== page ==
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Universal Credit bonus payments

Volume 674: debated on Monday 23 March 2020

The petition of residents of Glasgow East,

Declares that current rules surrounding bonus salary payments to universal credit claimants are profoundly unfair and lead to unintended reductions in subsequent universal credit payments which perversely disincentivises work.

The petitioners therefore request that the House of Commons urges the Government to revise universal credit rules which would see one off bonus payments treated as capital rather than salary payments.

And the petitioners remain, etc.—[Presented by David Linden, Official Report, 20 January 2020; Vol. 670, c. 141.]


A petition in the same terms was presented by the hon. Member for Linlithgow and East Falkirk (Martyn Day) [P002558].

Observations from the Secretary of State for Work and Pensions (Dr Thérèse Coffey):

Bonuses paid by employers are considered a useful part of the contract between employers and employee. Bonuses are considered to be earnings and are treated in the same way as any other earnings. This is true for tax and other purposes and bonuses are rightfully considered to be earnings in the welfare system, regardless of whether or not an individual is claiming a benefit. As such, all earnings are subject to the principles of the work allowance (where eligible) and the taper rate. This results in a predictable and consistent method for calculating awards of universal credit.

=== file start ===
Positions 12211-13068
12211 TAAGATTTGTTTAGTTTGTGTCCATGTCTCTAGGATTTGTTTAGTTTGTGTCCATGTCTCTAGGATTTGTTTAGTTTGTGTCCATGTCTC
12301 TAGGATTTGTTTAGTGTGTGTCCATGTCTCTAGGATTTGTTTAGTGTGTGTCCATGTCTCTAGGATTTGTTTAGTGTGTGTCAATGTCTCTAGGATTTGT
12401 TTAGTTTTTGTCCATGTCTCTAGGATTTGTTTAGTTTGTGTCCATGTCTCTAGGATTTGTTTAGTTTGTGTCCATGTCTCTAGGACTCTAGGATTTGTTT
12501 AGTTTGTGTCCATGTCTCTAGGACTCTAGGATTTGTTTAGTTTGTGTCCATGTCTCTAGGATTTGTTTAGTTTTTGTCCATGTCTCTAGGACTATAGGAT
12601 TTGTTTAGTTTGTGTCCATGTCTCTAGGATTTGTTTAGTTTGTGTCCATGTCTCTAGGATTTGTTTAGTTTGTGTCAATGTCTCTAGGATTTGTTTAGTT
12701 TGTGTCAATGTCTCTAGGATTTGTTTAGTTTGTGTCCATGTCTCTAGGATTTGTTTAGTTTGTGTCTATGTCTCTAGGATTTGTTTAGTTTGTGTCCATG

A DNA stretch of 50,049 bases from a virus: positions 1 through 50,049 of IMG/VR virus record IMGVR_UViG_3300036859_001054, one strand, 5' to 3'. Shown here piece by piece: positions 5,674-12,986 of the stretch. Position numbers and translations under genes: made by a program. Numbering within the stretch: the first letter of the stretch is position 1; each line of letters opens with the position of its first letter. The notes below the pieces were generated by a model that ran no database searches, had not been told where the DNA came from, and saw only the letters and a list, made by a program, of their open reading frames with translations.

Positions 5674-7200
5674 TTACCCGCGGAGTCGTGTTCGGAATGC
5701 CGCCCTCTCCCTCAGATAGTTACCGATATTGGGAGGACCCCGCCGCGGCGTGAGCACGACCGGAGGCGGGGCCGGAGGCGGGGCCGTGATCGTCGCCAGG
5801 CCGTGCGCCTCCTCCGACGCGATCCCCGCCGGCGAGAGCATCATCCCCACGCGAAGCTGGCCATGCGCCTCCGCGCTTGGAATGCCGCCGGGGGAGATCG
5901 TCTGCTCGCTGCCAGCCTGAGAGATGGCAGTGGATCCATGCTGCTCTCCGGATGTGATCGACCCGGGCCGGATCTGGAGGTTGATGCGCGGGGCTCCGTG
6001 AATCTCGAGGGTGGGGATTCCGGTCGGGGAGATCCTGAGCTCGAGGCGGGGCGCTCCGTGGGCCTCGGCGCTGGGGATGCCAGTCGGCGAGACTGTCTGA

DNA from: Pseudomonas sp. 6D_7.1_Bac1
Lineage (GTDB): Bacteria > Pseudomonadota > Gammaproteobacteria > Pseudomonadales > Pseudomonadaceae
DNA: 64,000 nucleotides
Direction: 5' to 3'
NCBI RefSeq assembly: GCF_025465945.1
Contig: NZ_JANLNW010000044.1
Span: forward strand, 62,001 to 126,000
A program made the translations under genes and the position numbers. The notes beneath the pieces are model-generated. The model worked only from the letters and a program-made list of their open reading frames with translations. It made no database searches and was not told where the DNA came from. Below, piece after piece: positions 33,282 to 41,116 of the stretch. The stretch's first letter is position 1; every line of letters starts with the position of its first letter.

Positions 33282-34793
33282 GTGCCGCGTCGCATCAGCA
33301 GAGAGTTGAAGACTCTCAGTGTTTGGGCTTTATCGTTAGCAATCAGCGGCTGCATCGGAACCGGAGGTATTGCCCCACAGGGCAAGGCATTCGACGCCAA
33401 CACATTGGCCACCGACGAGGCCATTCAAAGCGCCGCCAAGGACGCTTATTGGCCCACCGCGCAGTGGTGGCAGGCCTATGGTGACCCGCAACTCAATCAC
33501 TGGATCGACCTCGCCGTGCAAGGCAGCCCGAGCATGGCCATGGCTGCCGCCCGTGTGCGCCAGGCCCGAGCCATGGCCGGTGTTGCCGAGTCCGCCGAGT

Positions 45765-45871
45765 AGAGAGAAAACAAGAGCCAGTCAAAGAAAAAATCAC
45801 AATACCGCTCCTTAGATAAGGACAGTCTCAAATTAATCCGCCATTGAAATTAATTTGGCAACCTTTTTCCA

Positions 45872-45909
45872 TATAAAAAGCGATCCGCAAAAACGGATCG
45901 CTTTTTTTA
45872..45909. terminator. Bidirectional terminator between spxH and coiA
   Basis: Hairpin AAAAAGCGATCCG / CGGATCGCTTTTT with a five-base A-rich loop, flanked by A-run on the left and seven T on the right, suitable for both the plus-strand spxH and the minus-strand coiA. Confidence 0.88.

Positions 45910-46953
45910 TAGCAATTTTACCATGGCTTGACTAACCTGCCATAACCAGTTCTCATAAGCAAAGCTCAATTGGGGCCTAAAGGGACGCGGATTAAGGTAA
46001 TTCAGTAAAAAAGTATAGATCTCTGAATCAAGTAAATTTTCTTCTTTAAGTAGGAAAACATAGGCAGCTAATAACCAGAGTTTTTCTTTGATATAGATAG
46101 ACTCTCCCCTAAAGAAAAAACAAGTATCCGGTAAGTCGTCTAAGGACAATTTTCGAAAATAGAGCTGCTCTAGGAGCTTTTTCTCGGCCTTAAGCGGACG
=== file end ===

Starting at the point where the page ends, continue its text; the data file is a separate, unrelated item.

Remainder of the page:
Universal credit has been specifically designed to strike a balance between support for vulnerable claimants whilst being fair to other taxpayers. It incentivises work for those who are able, whilst delivering previously poorly targeted benefits to those who need it most.

Universal credit was introduced to replace six legacy benefits and become the main working age benefit. Since its rollout completed in December 2018, increasing numbers of households are benefiting from the flexible way it supports them whilst in and out of work. Previously, claimants had to navigate different rules across varying benefits, meaning uncertainty surrounding how much could be gained by being in work. It was time consuming too; as it. meant engaging with different Government organisations to close down, update, or open up new claims.

The amount of universal credit paid to claimants reflects, as closely as possible, the actual circumstances of a household, which can rise and fall every month. The single, simple taper means that payments reduce in a transparent and predictable way as earnings increase. Work allowances were increased by £1,000 per year from April 2019, allowing 2.4 million households to keep an extra £630 of income each year. Currently claimants with children and/or disabilities benefit from a work allowance which means they can keep either £287 per month if they have support for housing costs included in their universal credit, or £503 per month if they do not have support for housing costs included.

Since 2013 the Department for Work and Pensions (DWP) and HM Revenue and Customs (HMRC) have been working collaboratively to support and inform employers who report earnings to emphasise the importance of timely reporting via the real time information (RTI) system.

Universal credit has transformed the welfare system by making work pay. It has simplified processes for claimants through the convenience of a single online account and can continue to be paid even when a claimant’s circumstances have changed. This means it is easier for claimants to predict how universal credit will respond to changes, and ensures they are better off working and better off working more.